20 March 2018

Contacting Officials

Contact with the préfecture can be an iffy thing. Last week, I missed a phone call - there was no message, and I almost let it go at that. But, I've been finding out that the French thing to do regarding phone calls is: if you call someone, you don't usually leave a message; if you miss someone's call, you call back. So, I called back - and found out it was the préfecture! I know this because when you call the Hérault préfecture (that's mine), you get a giant phone tree. Ack!

Because I am expecting a text message when my residency card arrives, I waited a few days - who knows? Maybe they'll send a text next! But no, no text. When my French friend offered to call for me, you know I jumped at the chance!

We tried yesterday. We tried this morning. We tried this afternoon. No joy. Finally, the "Welcome Guy" suggested using the contact feature* of the website - he said that the only time calls are accepted for carte de séjour questions is between 2:00 and 4:00 in the afternoon. They get 300, and can only handle 100!

We (that is my friend) sent a message; the auto-response indicates that in about 5 days, they'll write back...

* Hérault contact link:

17 March 2018

16 March 2018

Céret and Elne - France Day Trip

Tuesday, my Sète Accueil group went on a day trip to the much-farther-South of France, to Céret and Elne. Our bus left Sète at 8:00 am; we drove straight towards the snowy peaks of the Pyrenees, stopping at an aire for coffee, but making the Museum of Modern Art in Céret by 10:30 - this was our first stop in a *very* full day!***



Picasso's pottery

Picasso's Portrait of Jacqueline

Outside, nature's art

From Céret, we drove back over a marvelous stone bridge - I so wanted a picture of this! Imagine a multi-arched bridge over a gushing stream, with snow-covered peaks in the background! Between that, and the virtual forest of blooming mimosas and cherry trees, I would have stopped every 5 minutes for a photo! My fellow travelers don't know how lucky they were :-\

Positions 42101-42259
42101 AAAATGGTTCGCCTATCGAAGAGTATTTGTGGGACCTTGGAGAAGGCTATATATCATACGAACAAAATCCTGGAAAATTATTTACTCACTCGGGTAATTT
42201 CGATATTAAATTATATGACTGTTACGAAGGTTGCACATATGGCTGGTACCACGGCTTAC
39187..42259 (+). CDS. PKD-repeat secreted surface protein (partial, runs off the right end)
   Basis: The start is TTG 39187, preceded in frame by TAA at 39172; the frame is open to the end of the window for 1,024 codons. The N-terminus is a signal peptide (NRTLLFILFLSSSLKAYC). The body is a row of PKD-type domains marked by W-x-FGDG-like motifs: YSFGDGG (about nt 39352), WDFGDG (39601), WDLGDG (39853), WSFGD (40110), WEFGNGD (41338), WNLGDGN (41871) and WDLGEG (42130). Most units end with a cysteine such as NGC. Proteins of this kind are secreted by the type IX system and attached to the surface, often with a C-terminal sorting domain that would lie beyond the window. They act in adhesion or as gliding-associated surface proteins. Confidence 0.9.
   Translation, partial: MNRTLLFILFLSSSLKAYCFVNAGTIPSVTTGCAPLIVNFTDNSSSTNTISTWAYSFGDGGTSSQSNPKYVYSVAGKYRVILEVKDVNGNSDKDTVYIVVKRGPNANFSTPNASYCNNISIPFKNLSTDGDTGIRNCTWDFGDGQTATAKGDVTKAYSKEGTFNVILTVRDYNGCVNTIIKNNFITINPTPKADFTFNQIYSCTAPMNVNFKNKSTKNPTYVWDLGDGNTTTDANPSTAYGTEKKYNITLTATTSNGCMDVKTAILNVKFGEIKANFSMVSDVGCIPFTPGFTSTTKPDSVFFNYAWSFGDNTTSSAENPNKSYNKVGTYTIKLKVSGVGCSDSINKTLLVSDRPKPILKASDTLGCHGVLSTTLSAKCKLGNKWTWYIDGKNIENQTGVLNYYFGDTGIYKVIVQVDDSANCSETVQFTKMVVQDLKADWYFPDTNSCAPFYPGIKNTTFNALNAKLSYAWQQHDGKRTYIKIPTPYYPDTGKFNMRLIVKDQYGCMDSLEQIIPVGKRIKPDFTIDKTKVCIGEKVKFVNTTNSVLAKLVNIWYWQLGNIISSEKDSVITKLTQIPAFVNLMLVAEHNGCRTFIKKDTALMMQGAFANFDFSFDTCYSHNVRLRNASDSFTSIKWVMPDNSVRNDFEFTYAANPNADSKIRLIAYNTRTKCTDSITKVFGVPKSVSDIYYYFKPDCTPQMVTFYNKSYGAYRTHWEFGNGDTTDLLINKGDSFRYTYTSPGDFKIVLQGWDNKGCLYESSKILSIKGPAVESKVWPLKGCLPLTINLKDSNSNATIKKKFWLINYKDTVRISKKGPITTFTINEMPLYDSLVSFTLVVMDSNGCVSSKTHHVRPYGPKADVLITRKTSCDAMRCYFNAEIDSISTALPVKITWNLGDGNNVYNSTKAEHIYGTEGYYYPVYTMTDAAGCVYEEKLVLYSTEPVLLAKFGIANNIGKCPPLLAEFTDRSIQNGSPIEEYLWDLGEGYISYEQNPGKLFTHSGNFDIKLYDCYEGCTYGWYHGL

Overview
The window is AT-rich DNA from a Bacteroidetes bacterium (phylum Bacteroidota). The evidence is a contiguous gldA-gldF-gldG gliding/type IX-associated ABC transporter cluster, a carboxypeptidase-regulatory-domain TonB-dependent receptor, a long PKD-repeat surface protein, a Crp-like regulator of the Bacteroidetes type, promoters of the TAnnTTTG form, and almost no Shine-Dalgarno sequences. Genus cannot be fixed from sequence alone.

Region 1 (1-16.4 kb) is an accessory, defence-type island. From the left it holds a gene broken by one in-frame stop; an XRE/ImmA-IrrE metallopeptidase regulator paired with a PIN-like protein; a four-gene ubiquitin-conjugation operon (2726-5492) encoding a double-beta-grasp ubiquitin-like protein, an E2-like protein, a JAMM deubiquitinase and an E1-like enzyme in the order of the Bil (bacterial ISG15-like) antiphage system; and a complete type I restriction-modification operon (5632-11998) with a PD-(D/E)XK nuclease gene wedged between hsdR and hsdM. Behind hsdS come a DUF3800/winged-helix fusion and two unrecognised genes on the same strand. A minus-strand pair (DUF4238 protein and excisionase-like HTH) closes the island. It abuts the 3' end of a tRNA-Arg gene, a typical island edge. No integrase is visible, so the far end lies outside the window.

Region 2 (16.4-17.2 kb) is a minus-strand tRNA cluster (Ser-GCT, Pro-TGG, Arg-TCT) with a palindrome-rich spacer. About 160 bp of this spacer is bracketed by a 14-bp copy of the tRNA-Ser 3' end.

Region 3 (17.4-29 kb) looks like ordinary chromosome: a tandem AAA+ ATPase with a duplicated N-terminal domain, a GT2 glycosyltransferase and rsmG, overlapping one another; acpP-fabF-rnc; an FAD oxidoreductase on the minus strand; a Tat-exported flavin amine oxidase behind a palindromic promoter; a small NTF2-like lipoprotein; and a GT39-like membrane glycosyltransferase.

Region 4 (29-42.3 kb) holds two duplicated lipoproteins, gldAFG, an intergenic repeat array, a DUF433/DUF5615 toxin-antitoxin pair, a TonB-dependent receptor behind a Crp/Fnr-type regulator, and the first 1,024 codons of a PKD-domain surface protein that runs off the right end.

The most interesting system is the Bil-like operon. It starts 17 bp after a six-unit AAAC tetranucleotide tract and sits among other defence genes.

We went on to the Cathedral and Cloister in Elne, where I met my alter-ego, *Sainte* Julie...
Who, me?

Glass and metal fixtures (and a happy accident with a hand!)
This piece of art is a bit more interesting than you might think - many people take it for a tryptic, but in fact, it's a four-sided cabinet to hold the altar pieces. This is one of only three known in the world - the others are in Barcelona and Dallas!
Inside of the cabinet

Outside of the cabinet

From the cloister, we went to the Swiss maternity hospital - an iconic site which was a place of life and hope. From 1939-1944, the owner, Elisabeth Eidenbenz, rescued a thousand pregnant women from internment camps, saving the lives of almost 600 babies.

Somewhere in there, we stopped for lunch. Our menu included a French classic - Hog Jowls (joues de porc) :-)  We also had sangria, a salad, wine, and a dessert that I really couldn't fit, but also couldn't resist! It was a gâteau moelleux de poire, avec caramel au beurre salé (cake with pears and salty caramel) - omg! The wine was a specialty of the region, called banyuls - the grapes are put in a barrel and "cooked" by the sun (cuit au soleil).

We got back to Sète by 7:30pm - a very long day!

*** I only posted a small selection of photos from the trip here. See the album for more.